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Article Dans Une Revue Scientific Reports Année : 2022

Efficiency of the traditional practice of traps to stimulate black truffle production, and its ecological mechanisms

Résumé

The black truffle Tuber melanosporum was disseminated all over the world, propelled by the development of a wide variety of empirical practices. A widespread practice, called ‘truffle trap’, consists of placing pieces of truffles into excavations dug under host trees, and of collecting truffle in these traps in the next years. This research aims at (1) evaluating the effect of this practice on fruitbody production based on the analysis of 9924 truffle traps installed in 11 orchards across T. melanosporum native area in France and (2) exploring the mechanisms involved in fruitbody emergence using traps where the genotypes of introduced truffles were compared with those of fruitbodies collected in the same traps. We confirmed that truffle traps provide a major and highly variable part of truffle ground production, representing up to 89% of the collected fruitbodies. We evidenced a genetic link between introduced spores and collected fruitbodies, and then demonstrated that truffle growers provide paternal partners for mating with local maternal mycelia. We also highlighted that soil disturbance stimulate the vegetative development of established maternal mycelia. This research supports that a widely used traditional practice enhances fruitbody production by shaping favorable conditions and providing sexual partners required for fruiting.The black truffle Tuber melanosporum was disseminated all over the world, propelled by the development of a wide variety of empirical practices. A widespread practice, called ‘truffle trap’, consists of placing pieces of truffles into excavations dug under host trees, and of collecting truffle in these traps in the next years. This research aims at (1) evaluating the effect of this practice on fruitbody production based on the analysis of 9924 truffle traps installed in 11 orchards across T. melanosporum native area in France and (2) exploring the mechanisms involved in fruitbody emergence using traps where the genotypes of introduced truffles were compared with those of fruitbodies collected in the same traps. We confirmed that truffle traps provide a major and highly variable part of truffle ground production, representing up to 89% of the collected fruitbodies. We evidenced a genetic link between introduced spores and collected fruitbodies, and then demonstrated that truffle growers provide paternal partners for mating with local maternal mycelia. We also highlighted that soil disturbance stimulate the vegetative development of established maternal mycelia. This research supports that a widely used traditional practice enhances fruitbody production by shaping favorable conditions and providing sexual partners required for fruiting.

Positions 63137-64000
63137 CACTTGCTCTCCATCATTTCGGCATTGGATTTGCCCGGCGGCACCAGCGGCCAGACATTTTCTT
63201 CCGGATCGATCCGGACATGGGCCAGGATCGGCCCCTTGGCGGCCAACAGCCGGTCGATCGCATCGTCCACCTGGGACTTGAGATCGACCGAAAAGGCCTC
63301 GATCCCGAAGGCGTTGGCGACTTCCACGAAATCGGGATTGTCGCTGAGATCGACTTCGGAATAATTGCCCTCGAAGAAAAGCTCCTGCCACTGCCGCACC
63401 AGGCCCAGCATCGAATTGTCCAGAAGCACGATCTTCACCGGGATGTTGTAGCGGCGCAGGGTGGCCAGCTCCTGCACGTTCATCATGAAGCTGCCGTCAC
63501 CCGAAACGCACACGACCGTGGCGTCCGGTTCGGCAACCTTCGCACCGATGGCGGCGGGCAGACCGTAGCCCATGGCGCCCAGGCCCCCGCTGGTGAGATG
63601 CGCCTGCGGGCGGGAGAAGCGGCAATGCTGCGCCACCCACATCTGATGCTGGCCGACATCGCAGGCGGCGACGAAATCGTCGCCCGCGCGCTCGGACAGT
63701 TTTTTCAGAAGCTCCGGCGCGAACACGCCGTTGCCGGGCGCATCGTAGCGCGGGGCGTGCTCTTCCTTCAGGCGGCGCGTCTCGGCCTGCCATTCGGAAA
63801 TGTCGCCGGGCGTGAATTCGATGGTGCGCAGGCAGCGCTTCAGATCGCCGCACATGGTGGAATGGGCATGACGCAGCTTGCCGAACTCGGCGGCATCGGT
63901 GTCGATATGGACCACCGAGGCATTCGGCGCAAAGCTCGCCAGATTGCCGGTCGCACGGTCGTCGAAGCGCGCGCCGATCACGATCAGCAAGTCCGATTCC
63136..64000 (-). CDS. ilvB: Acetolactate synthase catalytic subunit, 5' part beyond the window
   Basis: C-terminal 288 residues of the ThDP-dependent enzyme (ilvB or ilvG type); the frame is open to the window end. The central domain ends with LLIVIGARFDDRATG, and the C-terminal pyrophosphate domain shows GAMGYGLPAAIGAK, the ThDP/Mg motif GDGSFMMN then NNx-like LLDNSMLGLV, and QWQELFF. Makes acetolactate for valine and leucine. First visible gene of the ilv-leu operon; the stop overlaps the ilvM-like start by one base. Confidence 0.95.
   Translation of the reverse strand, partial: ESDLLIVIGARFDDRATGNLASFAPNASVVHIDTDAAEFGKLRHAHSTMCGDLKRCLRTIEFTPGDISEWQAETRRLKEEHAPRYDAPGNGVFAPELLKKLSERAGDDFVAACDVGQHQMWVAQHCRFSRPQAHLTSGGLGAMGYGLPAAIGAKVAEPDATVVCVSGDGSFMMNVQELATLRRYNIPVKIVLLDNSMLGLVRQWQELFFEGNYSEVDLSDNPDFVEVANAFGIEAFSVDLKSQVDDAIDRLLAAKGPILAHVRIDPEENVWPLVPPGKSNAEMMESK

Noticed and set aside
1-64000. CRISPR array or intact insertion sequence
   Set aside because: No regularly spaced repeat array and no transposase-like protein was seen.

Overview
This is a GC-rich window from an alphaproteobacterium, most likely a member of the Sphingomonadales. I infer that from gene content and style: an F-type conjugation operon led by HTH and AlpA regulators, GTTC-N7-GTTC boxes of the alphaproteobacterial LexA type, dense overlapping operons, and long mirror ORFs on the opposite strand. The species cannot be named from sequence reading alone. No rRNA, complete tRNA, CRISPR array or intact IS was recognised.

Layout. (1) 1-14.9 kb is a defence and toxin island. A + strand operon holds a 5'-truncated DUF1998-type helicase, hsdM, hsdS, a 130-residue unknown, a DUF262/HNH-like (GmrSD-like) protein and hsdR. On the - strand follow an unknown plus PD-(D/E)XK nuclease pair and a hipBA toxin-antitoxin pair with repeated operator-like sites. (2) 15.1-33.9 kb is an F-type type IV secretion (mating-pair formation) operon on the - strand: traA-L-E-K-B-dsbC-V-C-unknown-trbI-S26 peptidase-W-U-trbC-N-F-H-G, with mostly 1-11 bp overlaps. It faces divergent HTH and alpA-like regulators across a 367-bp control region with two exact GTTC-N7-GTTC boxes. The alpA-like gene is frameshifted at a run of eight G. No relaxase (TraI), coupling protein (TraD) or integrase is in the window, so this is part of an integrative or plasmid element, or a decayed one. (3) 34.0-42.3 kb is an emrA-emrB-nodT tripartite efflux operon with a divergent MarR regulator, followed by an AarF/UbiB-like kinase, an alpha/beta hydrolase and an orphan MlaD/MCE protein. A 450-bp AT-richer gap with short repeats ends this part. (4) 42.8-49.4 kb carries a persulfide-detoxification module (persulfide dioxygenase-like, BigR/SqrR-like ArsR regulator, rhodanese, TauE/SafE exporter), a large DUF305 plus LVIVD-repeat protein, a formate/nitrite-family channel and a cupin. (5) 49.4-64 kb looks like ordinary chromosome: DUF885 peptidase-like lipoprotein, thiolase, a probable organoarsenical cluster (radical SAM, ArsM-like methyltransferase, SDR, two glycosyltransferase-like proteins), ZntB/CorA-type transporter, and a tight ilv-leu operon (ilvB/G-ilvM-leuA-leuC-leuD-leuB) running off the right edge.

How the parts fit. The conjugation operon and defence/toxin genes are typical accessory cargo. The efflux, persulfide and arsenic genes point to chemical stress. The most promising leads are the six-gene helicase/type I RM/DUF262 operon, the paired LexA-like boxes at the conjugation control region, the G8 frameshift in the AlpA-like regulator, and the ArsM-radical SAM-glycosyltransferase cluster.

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Dates et versions

hal-03858916 , version 1 (28-11-2022)

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Elisa Taschen, G. Callot, P. Savary, M. Sauve, Y. Penuelas-Samaniego, et al.. Efficiency of the traditional practice of traps to stimulate black truffle production, and its ecological mechanisms. Scientific Reports, 2022, 12 (1), pp.16201. ⟨10.1038/s41598-022-19962-3⟩. ⟨hal-03858916⟩
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